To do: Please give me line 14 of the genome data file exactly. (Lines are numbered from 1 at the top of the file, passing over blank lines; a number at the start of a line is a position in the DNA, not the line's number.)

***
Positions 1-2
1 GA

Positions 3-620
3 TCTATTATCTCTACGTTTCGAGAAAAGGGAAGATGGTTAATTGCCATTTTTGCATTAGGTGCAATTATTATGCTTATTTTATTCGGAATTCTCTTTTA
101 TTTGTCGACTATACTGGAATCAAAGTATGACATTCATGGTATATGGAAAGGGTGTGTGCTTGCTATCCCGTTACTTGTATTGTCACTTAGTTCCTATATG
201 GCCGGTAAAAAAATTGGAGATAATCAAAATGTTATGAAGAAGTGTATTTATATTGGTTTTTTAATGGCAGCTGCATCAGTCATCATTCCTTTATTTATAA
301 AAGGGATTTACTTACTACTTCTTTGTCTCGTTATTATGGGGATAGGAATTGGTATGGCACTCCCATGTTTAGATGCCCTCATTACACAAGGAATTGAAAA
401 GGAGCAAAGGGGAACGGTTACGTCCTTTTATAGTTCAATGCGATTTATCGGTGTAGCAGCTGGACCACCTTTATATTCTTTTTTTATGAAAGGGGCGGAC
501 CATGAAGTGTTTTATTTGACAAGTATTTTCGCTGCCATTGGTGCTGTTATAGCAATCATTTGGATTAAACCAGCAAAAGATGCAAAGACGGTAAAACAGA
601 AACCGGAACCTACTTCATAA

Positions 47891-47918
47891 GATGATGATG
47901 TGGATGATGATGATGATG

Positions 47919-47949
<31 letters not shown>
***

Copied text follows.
Positions 47919-47949